Reading & Bates Construction Co. et al v.
copyright 1997-2007 Donald M. Cameron
At p. 430
The defendants in action T-1879-83 further contend that patent No. 1,037,462 is invalid because the fifth paragraph of claim 1, quoted above, refers to thrusting the liner into the ground "to follow, said drill string and not direct said drill string". It is contended that this does not comply with the requirements of s.s. 36(2) of the Patent Act which requires that the claims state "distinctly and in explicit terms" the things in which the inventor claims exclusive property. While other ambiguities were pleaded, counsel for the defendants relied only on this phraseology as begin sufficiently unclear to invalidate the patent. It should first be noted that the court should not be quick to find such ambiguity as will invalidate a patent, and should refuse to do so where a claim can with some effort be construed in a meaningful way: see, eg., Procter & Gamble Co. v. Bristol-Meyers Canada Ltd. (1979), 42 C.P.R. (2d) 33 at pp. 37-8, 28 N. R. 273 (F.C.A.). Notwithstanding the obscurities suggested by the export witness, I have little difficulty in the context in which this phrase appears in giving it an understandable meaning. I construe it to mean that the follow liner is thrust in such a way that its lead end does not extend beyond the drill head at any time; that it is the drill string as controlled by the rig operator that determines the direction of the hole and that the follow liner, by the fact that it never precedes the drill head, only "follows" the direction of the hole as determined by the drill string. This being the case, it is clear that the direction which the follow liner takes does not control the direction which the drill string takes, but quite the reverse. The fact that the presence of the follow liner assists the rig operator to direct the drill string by reducing the friction around the drill string - a fact which is not mentioned in the claim and therefore does not create an ambiguity on the face of the claim - does not make the follow liner the direction setting instrument. I therefore am unable to find that there is any failure to comply with s. 36 of the Patent Act so as to render patent No. 1,037,462 invalid.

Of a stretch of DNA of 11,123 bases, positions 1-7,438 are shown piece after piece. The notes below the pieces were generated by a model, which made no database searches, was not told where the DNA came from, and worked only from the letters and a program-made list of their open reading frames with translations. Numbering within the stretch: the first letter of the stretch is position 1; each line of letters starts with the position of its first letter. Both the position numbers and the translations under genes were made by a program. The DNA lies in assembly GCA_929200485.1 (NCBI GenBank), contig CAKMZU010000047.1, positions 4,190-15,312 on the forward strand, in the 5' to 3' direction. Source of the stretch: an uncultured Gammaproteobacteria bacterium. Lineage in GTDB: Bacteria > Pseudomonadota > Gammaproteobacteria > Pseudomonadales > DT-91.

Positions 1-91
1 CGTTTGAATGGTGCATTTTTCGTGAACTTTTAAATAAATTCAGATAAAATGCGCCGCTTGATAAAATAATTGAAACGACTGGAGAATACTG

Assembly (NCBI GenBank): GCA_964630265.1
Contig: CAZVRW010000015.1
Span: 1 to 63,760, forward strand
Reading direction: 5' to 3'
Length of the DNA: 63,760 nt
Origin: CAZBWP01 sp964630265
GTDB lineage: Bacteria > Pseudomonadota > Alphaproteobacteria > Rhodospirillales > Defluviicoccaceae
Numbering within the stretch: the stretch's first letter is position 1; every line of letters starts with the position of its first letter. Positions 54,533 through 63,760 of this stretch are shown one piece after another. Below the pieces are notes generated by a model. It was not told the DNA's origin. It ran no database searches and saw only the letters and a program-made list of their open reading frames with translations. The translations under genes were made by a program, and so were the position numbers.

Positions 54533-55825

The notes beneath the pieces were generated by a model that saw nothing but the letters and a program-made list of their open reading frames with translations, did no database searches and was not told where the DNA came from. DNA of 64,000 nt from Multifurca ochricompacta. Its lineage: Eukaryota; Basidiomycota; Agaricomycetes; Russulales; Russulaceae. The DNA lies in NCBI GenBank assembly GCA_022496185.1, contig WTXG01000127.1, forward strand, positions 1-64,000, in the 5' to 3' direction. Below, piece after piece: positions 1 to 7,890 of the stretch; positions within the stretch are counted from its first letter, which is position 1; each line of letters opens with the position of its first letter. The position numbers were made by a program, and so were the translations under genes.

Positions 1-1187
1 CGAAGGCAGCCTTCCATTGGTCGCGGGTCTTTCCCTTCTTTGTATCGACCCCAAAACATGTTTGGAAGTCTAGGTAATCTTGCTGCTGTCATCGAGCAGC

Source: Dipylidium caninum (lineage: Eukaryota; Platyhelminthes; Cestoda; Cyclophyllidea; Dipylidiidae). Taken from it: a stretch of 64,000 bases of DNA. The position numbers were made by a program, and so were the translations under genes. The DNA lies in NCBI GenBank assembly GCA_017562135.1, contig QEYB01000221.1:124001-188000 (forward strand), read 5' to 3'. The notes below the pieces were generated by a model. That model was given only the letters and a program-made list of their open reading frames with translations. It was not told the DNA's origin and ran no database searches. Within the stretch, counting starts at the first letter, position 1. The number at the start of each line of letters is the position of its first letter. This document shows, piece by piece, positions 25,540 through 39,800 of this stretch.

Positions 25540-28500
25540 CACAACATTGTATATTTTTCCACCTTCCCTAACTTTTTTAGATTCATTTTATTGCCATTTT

At p. 430-431
"It should first be noted that the court should not be quick to find such ambiguity as will invalidate a patent, and should refuse to do so where a claim can with some effort be construed in a meaningful way: see, e.g., Procter & Gamble Co. v. Bristol-Myers Canada Ltd. (1979), 42 C.P.R. (2d) at pp. 37-8, N.R. 273 (F.C.A.)."
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